Dire risk is compounded by climate crisis, urbanisation and lack of sanitation, says global monitoring board
A thermal camera checks for signs of Sars in Seoul. The virus spread to five countries in 24 hours in 2003. Photograph: Sung Yeon-Jae/AP
It sounds like an improbable fiction: a virulent flu pandemic, source unknown, spreads across the world in 36 hours, killing up to 80 million people, sparking panic, destabilising national security and slicing chunks off the world's economy.
But a group of prominent international experts has issued a stark warning: such a scenario is entirely plausible and efforts by governments to prepare for it are "grossly insufficient".
The first annual reportby the Global Preparedness Monitoring Board, an independent group of 15 experts convened by the World Bank and WHO after the first Ebola crisis, describes the threat of a pandemic spreading around the world, potentially killing tens of millions of people, as "a real one".
There are "increasingly dire risks" of epidemics, yet the world remained unprepared, the report said. It warned epidemic-prone diseases such as Ebola, influenza and Sars are increasingly difficult to manage in the face of increasing conflict, fragile states and rising migration. The climate crisis, urbanisation and a lack of adequate sanitation and water are breeding grounds for fast-spreading, catastrophic outbreaks.
"For too long, world leaders' approaches to health emergencies have been characterised by a cycle of panic and neglect," said Dr Gro Harlem Brundtland, former prime minister of Norway and co-chair of the board alongside Elhadj As Sy, the secretary general of the International Federation of Red Cross and Red Crescent Societies.
"It is high time for urgent and sustained action. This must include increased funding at the community, national and international levels to prevent the spread of outbreaks. It also requires leaders to take proactive steps to strengthen preparedness coordination mechanisms across governments and society to respond quickly to an emergency."
The report acknowledges governments and international institutions have taken steps to increase preparedness for outbreaks in the five years since the Ebola crisis in west Africa, but concludes current preparedness is "grossly insufficient". A growing lack of public trust in institutions in some countries, exacerbated by misinformation, hinders disease control, said the study.
The report's authors contrast the current Ebola outbreak in the Democratic Republic of the Congo, where a lack of trust between communities and authorities has undermined response efforts, with Uganda, where public health authorities and community officials had a preparedness plan in place when it crossed the border. Cases in Uganda were quickly isolated and detected, reducing further infections.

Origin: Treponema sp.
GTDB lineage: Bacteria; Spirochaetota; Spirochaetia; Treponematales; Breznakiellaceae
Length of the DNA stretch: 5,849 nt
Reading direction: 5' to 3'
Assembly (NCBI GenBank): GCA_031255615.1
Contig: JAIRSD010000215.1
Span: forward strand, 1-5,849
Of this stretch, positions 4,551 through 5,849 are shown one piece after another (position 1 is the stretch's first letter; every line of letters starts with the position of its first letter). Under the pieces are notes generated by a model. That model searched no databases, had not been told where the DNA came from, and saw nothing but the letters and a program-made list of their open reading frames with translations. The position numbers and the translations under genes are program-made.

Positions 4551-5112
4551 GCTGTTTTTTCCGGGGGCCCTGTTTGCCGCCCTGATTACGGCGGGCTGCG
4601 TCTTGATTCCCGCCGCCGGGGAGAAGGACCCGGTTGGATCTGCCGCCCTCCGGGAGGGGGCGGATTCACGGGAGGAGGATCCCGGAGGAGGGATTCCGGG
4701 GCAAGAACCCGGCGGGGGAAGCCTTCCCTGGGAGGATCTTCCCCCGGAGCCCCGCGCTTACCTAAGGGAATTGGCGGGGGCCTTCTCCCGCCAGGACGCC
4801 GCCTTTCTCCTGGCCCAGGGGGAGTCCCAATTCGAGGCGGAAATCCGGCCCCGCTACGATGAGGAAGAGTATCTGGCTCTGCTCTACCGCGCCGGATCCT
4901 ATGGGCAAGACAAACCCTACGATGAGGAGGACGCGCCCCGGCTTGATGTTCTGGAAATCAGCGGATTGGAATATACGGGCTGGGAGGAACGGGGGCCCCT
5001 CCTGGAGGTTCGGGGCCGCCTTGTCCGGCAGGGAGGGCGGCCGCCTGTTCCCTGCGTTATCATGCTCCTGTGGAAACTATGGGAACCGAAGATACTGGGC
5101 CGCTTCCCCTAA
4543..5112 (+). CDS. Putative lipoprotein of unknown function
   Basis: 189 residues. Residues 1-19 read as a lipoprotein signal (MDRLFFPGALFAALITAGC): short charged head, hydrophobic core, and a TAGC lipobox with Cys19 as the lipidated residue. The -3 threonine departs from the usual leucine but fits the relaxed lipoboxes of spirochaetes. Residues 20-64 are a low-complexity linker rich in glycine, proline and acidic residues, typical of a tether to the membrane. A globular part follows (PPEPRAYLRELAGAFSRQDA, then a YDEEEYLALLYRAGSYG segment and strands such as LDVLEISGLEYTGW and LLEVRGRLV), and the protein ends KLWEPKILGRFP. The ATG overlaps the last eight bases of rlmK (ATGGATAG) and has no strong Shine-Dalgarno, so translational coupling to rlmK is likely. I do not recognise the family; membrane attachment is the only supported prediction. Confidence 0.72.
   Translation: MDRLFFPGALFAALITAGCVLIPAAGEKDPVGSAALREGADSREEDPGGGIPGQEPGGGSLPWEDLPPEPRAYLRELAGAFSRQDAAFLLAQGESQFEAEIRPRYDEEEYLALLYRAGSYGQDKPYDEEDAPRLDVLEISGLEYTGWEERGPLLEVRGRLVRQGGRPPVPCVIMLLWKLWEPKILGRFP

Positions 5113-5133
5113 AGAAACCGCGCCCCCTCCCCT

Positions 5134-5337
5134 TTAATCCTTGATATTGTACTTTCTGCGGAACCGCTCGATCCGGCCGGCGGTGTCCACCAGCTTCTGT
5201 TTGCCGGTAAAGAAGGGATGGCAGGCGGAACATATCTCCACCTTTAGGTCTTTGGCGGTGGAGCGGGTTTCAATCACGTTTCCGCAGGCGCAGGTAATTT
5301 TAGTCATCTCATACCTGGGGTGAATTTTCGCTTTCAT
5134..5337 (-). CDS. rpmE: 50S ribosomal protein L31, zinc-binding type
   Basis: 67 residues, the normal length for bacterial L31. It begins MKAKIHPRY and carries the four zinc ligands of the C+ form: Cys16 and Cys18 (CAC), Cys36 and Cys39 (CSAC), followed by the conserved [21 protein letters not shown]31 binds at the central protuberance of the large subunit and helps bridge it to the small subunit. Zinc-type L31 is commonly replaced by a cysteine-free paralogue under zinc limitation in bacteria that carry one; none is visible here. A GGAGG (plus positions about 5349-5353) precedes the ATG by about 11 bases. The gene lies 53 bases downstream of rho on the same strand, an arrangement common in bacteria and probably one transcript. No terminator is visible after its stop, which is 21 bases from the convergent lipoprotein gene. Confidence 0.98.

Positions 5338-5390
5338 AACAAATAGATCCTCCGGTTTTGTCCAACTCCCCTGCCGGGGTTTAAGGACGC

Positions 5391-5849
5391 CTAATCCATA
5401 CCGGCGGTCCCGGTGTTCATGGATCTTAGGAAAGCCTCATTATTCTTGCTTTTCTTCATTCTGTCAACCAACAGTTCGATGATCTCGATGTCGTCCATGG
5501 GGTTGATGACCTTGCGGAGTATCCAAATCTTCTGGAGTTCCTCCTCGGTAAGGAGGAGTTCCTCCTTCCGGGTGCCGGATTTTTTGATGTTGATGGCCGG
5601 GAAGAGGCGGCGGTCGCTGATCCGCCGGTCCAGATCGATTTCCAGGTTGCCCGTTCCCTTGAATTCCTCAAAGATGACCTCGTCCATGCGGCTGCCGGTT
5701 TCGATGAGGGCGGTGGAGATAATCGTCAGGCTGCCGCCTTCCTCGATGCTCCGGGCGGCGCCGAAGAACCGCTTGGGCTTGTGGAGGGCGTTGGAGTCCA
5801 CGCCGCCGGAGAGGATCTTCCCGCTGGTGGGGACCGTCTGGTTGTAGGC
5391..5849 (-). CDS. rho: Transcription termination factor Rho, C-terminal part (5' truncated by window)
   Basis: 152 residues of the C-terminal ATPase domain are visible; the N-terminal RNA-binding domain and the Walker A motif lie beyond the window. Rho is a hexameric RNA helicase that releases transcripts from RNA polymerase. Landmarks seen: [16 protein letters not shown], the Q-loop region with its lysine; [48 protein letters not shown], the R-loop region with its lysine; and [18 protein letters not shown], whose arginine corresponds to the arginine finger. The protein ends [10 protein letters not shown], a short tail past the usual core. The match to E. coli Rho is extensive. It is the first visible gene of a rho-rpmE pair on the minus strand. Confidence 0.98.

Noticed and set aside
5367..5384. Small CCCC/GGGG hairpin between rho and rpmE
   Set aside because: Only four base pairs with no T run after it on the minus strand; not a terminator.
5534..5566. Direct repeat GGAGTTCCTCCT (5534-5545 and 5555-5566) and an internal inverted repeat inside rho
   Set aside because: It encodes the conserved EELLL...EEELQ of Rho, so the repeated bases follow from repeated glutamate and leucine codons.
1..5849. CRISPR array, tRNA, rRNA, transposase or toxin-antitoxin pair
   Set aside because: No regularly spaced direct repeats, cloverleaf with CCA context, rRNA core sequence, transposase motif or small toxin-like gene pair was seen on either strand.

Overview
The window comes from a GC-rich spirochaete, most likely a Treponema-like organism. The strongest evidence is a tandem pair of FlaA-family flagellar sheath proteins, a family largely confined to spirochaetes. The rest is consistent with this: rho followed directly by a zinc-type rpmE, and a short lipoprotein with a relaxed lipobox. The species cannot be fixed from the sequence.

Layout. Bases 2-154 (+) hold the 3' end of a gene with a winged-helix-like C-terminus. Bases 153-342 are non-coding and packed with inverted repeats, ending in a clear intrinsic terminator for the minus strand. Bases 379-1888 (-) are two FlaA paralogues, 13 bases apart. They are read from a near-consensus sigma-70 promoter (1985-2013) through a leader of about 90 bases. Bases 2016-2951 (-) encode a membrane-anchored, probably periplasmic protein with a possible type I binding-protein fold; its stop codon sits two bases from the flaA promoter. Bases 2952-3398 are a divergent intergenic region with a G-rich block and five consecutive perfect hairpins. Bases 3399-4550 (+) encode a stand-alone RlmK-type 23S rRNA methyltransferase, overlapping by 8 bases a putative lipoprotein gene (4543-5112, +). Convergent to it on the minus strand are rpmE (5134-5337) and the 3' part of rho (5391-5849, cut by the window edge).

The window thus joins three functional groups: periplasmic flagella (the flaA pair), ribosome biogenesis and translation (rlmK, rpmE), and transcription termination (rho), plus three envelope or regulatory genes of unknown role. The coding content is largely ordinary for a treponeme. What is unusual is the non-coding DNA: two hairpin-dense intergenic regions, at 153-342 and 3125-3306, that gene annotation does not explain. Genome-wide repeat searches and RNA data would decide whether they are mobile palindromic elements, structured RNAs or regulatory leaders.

"The trust between communities and the institutions that serve them is at the core of an emergency response, but it is almost impossible to build trust in the middle of a crisis," said As Sy.
"Community engagement and trust cannot be an afterthought, it has to be earned. Leaders and public health authorities must work as partners with communities to build that trust. We can't just show up once a health crisis hits. We need to be there before, during and after."
Outbreaks could emerge naturally, but there is also a risk of accidental or deliberate release by rogue actors, which could complicate an effective response, they said.
"Ebola, cholera, measles -- the most severe disease outbreaks usually occur in the places with the weakest health systems," said World Health Organization director Dr Tedros Adhanom Ghebreyesus. "As leaders of nations, communities and international agencies, we must take responsibility for emergency preparedness, and heed the lessons these outbreaks are teaching us. We have to 'fix the roof before the rain comes.'"
The report noted some recent progress. As of July 2019, 59 countries had developed a national action plan for health security. But not one is fully financed.
The report outlined seven steps to ensure the world's health system is better prepared for the next health emergency, calling on heads of states to increase funding and for international organisations to build preparedness into funding mechanisms.
"Poverty and fragility exacerbate outbreaks of infectious disease and help create the conditions for pandemics to take hold", said Axel van Trotsenburg, acting CEO of the World Bank. "Investing in stronger institutions and health systems will promote resilience, economic stability and global health security."